We Finally Know What's Causing Ceres's White Spots

Wednesday, 09 December 2015 - 1:42PM
NASA
Astronomy
Wednesday, 09 December 2015 - 1:42PM
We Finally Know What's Causing Ceres's White Spots
Ceres's white spots have been one of the biggest scientific mysteries in recent memory, with speculated causes ranging from water ice to salt deposits to aliens (not because there's any evidence of that, just because people always think it's aliens). Now, scientists believe that they have finally found the definitive answer, and it's essentially a composite of all of the most plausible explanations we've heard so far.

According to a new study published in Nature, the white spots mostly consist of salt deposits, hydrated magnesium sulfate to be exact, with some water ice scattered throughout. This makes sense, considering that water ice was the prevailing theory at first, and then the salt deposit explanation was favored more recently.

Opening quote
"The main problem we had [analyzing the bright spots] during approach phase was that our spatial resolution was too low," study leader Andreas Nathues of the Max Planck Institute told Gizmodo. "The bright spots were completely saturated," he said. "In June, we divided our exposure times for the bright spots and the dark surface. Then the spatial resolution started to become sufficient to identify what the spots are."
Closing quote

Using this new technique, the team took high-resolution images of Ceres's surface, which revealed over 130 glowing white spots, usually residing in the dwarf planet's craters. The salt could be detected by measuring the brightness of the spots, while the presence of water was gleaned from the presence of afternoon haze above the bright spots, which was determined by the Herschel Space Observatory to be water vapor.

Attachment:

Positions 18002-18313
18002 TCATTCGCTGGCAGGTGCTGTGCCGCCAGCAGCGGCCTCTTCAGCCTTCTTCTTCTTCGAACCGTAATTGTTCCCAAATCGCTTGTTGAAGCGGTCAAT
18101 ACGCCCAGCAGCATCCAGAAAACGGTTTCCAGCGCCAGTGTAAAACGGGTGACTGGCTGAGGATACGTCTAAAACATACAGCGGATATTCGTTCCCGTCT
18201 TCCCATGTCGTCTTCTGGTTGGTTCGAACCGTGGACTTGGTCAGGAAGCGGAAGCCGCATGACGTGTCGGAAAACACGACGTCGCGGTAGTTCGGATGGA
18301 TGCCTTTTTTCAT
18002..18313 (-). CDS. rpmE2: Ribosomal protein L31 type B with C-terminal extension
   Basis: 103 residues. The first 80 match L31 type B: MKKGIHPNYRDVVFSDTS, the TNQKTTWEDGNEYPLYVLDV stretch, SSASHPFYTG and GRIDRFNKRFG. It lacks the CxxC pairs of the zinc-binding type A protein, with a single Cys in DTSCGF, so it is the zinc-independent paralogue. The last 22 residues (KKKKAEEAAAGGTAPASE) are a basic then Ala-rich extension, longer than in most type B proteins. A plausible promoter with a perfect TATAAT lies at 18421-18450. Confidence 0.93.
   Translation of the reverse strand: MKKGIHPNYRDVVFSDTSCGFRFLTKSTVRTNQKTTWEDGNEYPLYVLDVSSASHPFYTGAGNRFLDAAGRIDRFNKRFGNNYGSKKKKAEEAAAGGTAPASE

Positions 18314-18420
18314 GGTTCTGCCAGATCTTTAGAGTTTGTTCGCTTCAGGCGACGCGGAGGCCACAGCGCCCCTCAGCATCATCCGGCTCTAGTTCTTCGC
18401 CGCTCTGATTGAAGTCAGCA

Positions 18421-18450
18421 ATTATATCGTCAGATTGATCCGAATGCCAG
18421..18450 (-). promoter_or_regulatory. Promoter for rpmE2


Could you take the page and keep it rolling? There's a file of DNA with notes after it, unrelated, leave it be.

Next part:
Opening quote
"What we found is if we had very oblique views-if Ceres was located between the Sun and the spacecraft-there was an additional brightness on top of the general brightness of the bright spots," Nathues said. "This brightness exists only during the daytime, like haze on Earth. This was a surprise."
Closing quote

Since the bright spots are generally found in impact craters, the researchers suspect that the two substances come from a briny ice sheet located just below Ceres's surface, which creates surface deposits when Ceres experiences a collision with another planetary body, like an asteroid.

Opening quote
"The simplest scenario is that the sublimation process of water ice starts after a mixture of ice and salt minerals is exposed by an impact, which penetrates the insulating dark upper crust," the researchers wrote.
Closing quote

Not only does this study answer the burning questions scientists (and the rest of us) have been asking for many months now, it may shed more light on the nature of objects within the asteroid belt.

Opening quote
"Twenty years ago, we always thought asteroids and comets are different kinds of objects," Nathues said. "The picture was, asteroids are stony objects, comets are from the outer solar system and have a lot of volatile materials. Now, we know there is a continuum."
Closing quote

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